John Colby was born in the Boston area in 1955 and attended Gateway Arts from 1990 until 2017.
Colby is an interesting conversationalist with an unusual sense of humor. He has created poetry, drawings, paintings, and ceramic art.
Colby’s work has been shown at the Museum of Everything in London, England. In Massachusetts, his work has been exhibited at the Berenberg Gallery in Boston and the Gateway Gallery in Brookline. His work has also shown in the Outsider Art Fair in New York and at Creativity Explored in San Francisco, CA.
Maria Covino was born in 1969. She attended Gateway Arts from 1993 until 2016.
While at Gateway Arts, Covino enjoyed working in different art studios, although her work always presented a constant aesthetic. At Gateway, Covino would continuously carry two pens and a specific drawing. This drawing she held on to could take up to a year to complete; over time she would reinforce the piece with tape and found scraps of paper. Although this specific work is visceral, Covino’s primary body of work is quite structured and organized.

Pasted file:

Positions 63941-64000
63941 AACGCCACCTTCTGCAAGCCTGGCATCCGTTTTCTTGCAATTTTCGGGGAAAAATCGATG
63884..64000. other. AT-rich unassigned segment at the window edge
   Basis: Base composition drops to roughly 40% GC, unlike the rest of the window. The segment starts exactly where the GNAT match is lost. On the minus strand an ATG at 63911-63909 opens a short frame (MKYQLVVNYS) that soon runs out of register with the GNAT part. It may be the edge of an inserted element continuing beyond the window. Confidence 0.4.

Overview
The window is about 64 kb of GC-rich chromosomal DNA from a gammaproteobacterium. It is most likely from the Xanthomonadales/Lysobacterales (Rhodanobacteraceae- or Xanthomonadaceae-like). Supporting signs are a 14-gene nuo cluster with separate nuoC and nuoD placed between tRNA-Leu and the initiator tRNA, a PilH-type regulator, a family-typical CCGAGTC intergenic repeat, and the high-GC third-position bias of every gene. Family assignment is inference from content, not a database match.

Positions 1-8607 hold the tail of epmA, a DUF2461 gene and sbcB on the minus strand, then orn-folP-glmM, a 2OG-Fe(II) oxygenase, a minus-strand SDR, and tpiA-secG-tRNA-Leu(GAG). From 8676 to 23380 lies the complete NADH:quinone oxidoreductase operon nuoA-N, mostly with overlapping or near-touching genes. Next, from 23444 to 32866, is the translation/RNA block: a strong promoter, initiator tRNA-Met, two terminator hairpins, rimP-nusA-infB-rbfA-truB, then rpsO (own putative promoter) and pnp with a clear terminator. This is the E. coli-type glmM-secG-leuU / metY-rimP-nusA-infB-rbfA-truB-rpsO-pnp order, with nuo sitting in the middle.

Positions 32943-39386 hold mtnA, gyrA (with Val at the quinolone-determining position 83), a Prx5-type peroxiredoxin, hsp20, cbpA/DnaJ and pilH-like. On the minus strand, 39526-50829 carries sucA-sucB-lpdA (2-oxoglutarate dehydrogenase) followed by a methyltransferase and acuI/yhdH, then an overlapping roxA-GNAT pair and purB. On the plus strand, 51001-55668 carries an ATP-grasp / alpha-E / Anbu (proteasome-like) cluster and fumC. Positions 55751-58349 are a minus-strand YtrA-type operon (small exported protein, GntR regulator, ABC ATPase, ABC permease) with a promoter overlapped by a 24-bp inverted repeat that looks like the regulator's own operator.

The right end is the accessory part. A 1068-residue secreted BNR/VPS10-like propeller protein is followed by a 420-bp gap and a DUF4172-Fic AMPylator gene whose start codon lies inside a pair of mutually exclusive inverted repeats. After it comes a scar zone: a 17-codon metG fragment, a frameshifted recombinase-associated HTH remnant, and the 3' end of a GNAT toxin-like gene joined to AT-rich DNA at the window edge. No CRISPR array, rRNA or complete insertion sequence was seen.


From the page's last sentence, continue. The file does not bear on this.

Covino’s artwork has been exhibited extensively throughout the northeast including at the Outsider Art Fair in New York, the Very Special Arts Gallery in Washington, DC, and the Sawhill Gallery in Harrisonburg, VA. Additionally, Covino has been represented throughout Massachusetts at the Fuller Craft Museum in Brockton, Drive-By Projects in Watertown, The Mall at Chestnut Hill in Newton, the Open Door Gallery in Boston, the Berenberg Gallery in Boston, and the Gateway Gallery.
Julie Dapper grew up in Rochester, New York.